When I was a little girl I dreamed of being a missionary. I wanted to be a missionary doctor. Then I wanted to be a missionary teacher. Then I wanted to be a missionary’s wife.
And then I grew up.
After graduating from college, I was a missionary of sorts on the University of Minnesota campus working full time with college women for several years. I was able to share the Good News of Jesus Christ, disciple a few dear girls, write monthly newsletters to an amazing group of financial supporters, and learn more of what it means to trust God in the dark.
It was in this role that I met my future husband, who was also on staff in full time college ministry. We married, continued to minister for a few more years, and then eventually transitioned to the average American life in the burbs.
I felt like I had let God down.
My life wouldn’t count for all that much. Just a housewife and mom. Seemed like it had the real makings for a WASTED life. I was a bit of a romantic dreamer, and the daily in and out of wiping noses, floors, counters and bottoms didn’t feel very visionary or significant compared to sharing Christ in dark corners of the world where nobody had ever heard His name before.
How I LONGED to make a difference in the world.
Over the years God has been gracious to give me a multi-generational vision for our family line that may one day (I’m praying!) include many missionarys to foreign lands. And there is always the possibility that I may still have the privilege of serving in that way some day.
Several years ago I discovered the beautiful writings of Elizabeth Prentiss. One of my favorite books that she wrote is called Urbane and His Friends. There is so much richness in this book…but here is a little excerpt that reminds me of what God had to teach me regarding my desire to be a missionary.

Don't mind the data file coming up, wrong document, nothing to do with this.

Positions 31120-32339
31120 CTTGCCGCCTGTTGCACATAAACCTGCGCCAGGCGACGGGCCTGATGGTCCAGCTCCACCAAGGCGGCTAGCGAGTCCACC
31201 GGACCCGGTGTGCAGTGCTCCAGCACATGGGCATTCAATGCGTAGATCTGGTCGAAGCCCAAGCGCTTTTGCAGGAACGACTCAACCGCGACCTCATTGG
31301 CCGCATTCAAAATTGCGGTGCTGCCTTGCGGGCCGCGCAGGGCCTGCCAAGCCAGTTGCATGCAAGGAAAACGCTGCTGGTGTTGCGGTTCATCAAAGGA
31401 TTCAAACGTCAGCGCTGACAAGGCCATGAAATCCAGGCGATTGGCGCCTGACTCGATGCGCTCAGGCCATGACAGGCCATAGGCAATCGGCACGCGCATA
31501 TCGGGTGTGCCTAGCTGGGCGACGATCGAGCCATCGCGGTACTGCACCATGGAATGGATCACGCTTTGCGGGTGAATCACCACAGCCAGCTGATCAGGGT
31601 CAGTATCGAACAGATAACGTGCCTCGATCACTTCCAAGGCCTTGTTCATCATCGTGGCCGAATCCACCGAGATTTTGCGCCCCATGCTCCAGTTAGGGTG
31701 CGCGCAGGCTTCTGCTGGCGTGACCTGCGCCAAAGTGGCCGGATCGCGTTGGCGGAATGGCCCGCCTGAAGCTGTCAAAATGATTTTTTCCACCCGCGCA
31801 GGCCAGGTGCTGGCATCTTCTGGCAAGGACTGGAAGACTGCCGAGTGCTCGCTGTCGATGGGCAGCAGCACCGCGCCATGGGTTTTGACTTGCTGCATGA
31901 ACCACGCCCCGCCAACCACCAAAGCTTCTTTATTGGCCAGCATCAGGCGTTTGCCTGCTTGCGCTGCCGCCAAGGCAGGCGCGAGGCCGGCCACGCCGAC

In this excerpt, Helvia dreams of serving the Lord overseas as a missionary, yet she is Providentially hindered by the physical needs of her aging father.
She fell back, now, into the quiet routine of domestic and social life, and, to the ordinary eye, appeared to be little more than a good daughter and pleasant friend. But every day she was growing stronger in the Lord and in the power of His might. Certain sharp features of her very fine character disappeared, and gentler graces shone out. Urbane never had had such comfort in her as now.
But she never went to India. She used to say, playfully, years later, that she had too many Hindoos of her own to go to foreign lands to look for work. And these Hindoos cost her a great deal, and taught her a great deal; and in training them, and enduring all the suffering and self-denial incident to bearing and educating a household of children, she learned lessons that sank deeply into her thoughtful mind.
She was not herself permitted to win the thousands of souls she had longed for, but through her sons she won them. It is enough for a woman to be a Christian, a wife, and a mother; in each sphere she may glorify her Lord and Master, and if perfect in these relations, she is just as dear to Him as her more accomplished, apparently more favored sister.
It is the duty and the high privilege of some women to stand almost, if not quite, on the walls of Zion; but she who is not called to such eminence, should not, therefore, despise her own modest task.
God bless mothers, especially young mothers, who are in the thick of the affray. They are ashamed to rank their daily difficulties, disappointments, fatigues, and responsibilities where they ought to rank, or carry these trivial details to Christ.
But that which helps to form character is not trivial in His sight, and these innumerable battle-fields are under His loving charge.
Oh Sisters, may God richly bless the sphere of your homes, and may He use you mightily to raise up many generations of men and women who will proclaim the Name of the King in all the nations of the world!